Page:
By Lori Hixon
Almost 25 years ago, Sebastian “Benny” Crapanzano ’97 was an outstanding high school senior in search of a college. As the first member of his family to consider going away to college, he found the process challenging and the tuition daunting. His parents, who were just making ends meet, hadn’t saved for his education, so he knew that every dollar in college tuition would translate to a dollar in student loans.
As he considered his many options, it was an offer of financial aid that tipped the scale in favor of Lafayette.
“I would not have been at Lafayette if it weren’t for financial aid,” he explains. “When I got the financial aid package from Lafayette, it included an invitation to the Marquis Scholars Program. The combination of the financial aid package and the opportunities associated with the Marquis Scholars Program compelled me to choose Lafayette over schools like Holy Cross, Boston College, and Georgetown.”
While at Lafayette, Crapanzano enjoyed transformative learning experiences. As an EXCEL Scholar, he analyzed the text of Federalist papers for Professor John Kincaid. As part of the Marquis Scholars Program, he also enjoyed an interim study-abroad trip to Munich, Salzburg, and Vienna—an experience that was far beyond anything he had ever imagined being able to enjoy in college.
“I had never been on an airplane before. In fact, no one in my family had ever been on an airplane before,” he explains. “To have the opportunity to travel to Europe was beyond appealing.”
During his senior year, he was challenged and enlightened during a research project on Major League Baseball salaries, which he conducted as part of his senior honors thesis in math and economics.
“I played baseball in high school and was an avid baseball and sports fan. I was lucky enough to find a professor at Lafayette, Tom Bruggink, whose field of interest was sports economics. So, I reached out to him during my sophomore year and asked to do some EXCEL research with him on a paper that he was doing on attendance models in Major League Baseball,” he recalls. “I traveled to Florida during spring training to interview general managers and members of the front office with the goal of tying player salaries more closely to performance. As sports salaries exploded in the late 1990s, the econometric model I developed for baseball salaries offered insights based on player stats and intangibles, such as leadership and loyalty. I presented this research at an undergraduate research forum in Texas that year.”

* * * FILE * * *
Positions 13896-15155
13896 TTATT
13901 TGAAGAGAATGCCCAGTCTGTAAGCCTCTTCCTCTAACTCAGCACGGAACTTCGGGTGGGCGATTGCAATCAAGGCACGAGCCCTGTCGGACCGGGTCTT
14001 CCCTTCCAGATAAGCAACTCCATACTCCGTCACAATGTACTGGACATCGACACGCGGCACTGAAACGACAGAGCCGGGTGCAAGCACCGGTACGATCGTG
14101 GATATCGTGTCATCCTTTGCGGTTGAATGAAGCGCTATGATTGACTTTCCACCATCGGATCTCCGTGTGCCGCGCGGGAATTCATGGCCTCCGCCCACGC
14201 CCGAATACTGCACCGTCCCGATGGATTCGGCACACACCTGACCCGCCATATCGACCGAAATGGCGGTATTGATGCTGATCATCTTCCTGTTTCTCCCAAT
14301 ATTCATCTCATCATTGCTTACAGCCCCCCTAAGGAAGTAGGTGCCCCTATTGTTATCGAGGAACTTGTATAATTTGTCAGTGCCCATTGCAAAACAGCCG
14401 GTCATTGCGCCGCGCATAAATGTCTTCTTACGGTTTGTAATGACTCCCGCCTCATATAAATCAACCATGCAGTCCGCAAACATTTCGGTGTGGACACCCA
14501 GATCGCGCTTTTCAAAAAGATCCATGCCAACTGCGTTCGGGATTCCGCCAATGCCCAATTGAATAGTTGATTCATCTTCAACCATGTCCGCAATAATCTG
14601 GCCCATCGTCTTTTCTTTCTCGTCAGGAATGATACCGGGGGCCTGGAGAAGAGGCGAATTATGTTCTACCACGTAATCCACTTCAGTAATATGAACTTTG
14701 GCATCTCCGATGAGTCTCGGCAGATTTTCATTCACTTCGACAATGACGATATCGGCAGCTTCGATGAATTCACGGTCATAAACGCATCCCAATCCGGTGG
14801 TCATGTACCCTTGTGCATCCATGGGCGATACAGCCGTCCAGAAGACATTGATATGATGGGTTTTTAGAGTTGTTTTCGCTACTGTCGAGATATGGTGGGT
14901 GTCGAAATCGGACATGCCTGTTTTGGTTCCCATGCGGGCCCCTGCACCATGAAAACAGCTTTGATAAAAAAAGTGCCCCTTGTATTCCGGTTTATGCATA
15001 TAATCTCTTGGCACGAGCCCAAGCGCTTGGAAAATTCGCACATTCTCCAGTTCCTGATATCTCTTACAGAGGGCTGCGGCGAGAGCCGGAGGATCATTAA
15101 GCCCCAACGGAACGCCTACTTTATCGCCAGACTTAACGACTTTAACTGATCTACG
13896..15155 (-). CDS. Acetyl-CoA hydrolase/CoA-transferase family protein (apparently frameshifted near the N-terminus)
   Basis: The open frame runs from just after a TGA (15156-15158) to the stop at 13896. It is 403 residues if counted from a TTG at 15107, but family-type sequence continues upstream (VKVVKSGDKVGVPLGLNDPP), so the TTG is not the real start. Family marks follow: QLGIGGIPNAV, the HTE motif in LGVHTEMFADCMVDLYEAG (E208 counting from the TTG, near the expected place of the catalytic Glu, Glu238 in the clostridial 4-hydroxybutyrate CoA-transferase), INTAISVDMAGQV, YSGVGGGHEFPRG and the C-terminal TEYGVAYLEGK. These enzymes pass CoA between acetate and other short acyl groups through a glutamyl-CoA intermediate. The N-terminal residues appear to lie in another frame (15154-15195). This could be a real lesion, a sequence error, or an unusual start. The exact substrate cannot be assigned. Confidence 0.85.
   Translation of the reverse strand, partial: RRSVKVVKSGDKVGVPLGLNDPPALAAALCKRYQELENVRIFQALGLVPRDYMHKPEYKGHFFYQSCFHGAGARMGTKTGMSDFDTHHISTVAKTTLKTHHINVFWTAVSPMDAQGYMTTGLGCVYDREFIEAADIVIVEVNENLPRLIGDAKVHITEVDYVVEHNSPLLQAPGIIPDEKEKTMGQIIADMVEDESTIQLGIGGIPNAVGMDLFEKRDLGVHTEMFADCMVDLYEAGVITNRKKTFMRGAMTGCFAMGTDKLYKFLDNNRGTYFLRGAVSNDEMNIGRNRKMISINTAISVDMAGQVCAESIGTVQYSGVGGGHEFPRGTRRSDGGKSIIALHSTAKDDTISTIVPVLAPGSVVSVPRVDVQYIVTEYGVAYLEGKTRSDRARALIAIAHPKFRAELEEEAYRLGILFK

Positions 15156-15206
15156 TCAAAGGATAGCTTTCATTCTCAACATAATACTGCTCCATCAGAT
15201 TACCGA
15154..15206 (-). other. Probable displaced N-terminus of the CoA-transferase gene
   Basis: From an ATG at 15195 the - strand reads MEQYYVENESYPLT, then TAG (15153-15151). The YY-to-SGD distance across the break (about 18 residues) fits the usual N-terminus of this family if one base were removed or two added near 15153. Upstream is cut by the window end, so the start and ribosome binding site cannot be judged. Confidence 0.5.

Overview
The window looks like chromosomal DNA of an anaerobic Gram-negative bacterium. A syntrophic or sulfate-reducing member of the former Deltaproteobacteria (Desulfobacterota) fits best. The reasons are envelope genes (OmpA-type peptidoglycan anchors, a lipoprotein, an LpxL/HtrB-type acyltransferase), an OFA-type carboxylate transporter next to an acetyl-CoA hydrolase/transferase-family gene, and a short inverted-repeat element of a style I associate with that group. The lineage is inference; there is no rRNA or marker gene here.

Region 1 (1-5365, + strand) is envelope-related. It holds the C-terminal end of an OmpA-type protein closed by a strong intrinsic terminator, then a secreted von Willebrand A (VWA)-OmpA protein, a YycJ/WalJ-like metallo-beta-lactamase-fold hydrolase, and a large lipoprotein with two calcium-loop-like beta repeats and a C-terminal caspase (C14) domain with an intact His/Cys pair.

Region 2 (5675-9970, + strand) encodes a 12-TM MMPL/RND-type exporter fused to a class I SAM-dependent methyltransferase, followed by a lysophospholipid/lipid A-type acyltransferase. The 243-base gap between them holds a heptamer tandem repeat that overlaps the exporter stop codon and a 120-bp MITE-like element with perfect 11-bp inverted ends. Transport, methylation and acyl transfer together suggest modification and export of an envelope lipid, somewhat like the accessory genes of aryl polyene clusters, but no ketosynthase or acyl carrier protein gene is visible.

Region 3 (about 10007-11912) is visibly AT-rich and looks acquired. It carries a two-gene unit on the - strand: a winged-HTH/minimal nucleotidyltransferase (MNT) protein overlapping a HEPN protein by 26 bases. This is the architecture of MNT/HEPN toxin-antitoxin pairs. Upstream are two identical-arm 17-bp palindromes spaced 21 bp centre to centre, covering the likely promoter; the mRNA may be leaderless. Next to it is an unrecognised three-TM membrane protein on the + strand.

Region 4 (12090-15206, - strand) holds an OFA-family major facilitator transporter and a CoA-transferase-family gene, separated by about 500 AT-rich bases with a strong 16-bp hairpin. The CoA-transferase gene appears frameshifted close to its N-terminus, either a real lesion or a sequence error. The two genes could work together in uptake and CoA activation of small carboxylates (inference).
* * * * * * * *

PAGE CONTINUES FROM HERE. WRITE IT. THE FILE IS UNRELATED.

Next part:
As he reflects on the transformative impact of the gift of financial aid on his own life, Crapanzano poses the question, “Why is it important to give?” In response to his own question, he replies, “These opportunities wouldn’t have been possible without funding from alumni or other donors.”
For Crapanzano, who is managing director of equity risk management at Morgan Stanley, Lafayette helped build his confidence and paved the way to his remarkable career. Today, he says that he is “living a life that is light years away from the one I had growing up.”
“That’s what Lafayette is all about. You can gain access to the professors at Lafayette because of the size of the school and the student-faculty ratio,” he says. “My story can be the story of any student. There isn’t a student who shows up on Lafayette’s campus who does not have these opportunities. And, these types of opportunities are only possible because of the size of the school, the quality of the faculty, and the funding of the programs.”
Now, in gratitude, Crapanzano is paying forward the gifts he received by putting the transformative experience he enjoyed within reach of new students and allowing Lafayette to bring the best to College Hill to study. He also has created opportunities for students to gain powerful insights about their future careers.
Crapanzano has hosted externships for Lafayette students and has presented information sessions about his company on campus.
“Working in sales and trading is a somewhat unique environment, and it is important for students considering this as a career path to experience it early on,” he says. “Even in a specialized profession, there are many, many diverse opportunities for students without traditional quantitative or economic degrees.”
In 2014, he and his wife, Elisa Crapanzano ’97, created a scholarship fund to enable deserving students with demonstrated financial need realize their dream of studying at Lafayette. As the College advances the President’s Challenge for Financial Aid, the Sebastian J and Elisa B. Crapanzano ’97 Scholarship Fund is one of many in the College’s endowment that are providing a foundation on which to build this critically important initiative to advance Lafayette’s affordability and distinction and bring the very best students to College Hill.